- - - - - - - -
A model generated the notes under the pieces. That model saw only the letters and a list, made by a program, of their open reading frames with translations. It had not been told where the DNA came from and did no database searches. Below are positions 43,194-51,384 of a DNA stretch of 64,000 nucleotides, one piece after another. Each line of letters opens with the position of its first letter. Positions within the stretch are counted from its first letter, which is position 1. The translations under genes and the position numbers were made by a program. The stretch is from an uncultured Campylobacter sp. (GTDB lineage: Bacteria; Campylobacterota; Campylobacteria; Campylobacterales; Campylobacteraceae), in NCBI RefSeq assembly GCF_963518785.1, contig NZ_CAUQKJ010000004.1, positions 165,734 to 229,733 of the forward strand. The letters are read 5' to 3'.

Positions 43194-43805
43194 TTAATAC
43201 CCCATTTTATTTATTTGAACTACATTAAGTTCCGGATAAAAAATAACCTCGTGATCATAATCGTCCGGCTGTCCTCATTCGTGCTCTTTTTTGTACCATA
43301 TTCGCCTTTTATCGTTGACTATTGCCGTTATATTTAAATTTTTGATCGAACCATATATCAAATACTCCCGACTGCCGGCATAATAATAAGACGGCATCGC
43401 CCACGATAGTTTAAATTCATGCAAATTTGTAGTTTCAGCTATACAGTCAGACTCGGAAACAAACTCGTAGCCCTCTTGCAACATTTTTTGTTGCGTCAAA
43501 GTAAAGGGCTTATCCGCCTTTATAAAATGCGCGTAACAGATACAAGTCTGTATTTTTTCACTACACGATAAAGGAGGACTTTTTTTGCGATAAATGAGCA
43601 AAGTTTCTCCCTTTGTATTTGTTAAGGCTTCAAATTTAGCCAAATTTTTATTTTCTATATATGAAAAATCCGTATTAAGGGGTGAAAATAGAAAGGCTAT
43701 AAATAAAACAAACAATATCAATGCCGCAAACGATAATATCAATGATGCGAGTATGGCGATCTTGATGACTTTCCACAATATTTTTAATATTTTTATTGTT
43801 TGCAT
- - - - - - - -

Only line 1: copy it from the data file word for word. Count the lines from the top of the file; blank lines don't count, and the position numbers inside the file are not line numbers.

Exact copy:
A model generated the notes under the pieces. That model saw only the letters and a list, made by a program, of their open reading frames with translations. It had not been told where the DNA came from and did no database searches. Below are positions 43,194-51,384 of a DNA stretch of 64,000 nucleotides, one piece after another. Each line of letters opens with the position of its first letter. Positions within the stretch are counted from its first letter, which is position 1. The translations under genes and the position numbers were made by a program. The stretch is from an uncultured Campylobacter sp. (GTDB lineage: Bacteria; Campylobacterota; Campylobacteria; Campylobacterales; Campylobacteraceae), in NCBI RefSeq assembly GCF_963518785.1, contig NZ_CAUQKJ010000004.1, positions 165,734 to 229,733 of the forward strand. The letters are read 5' to 3'.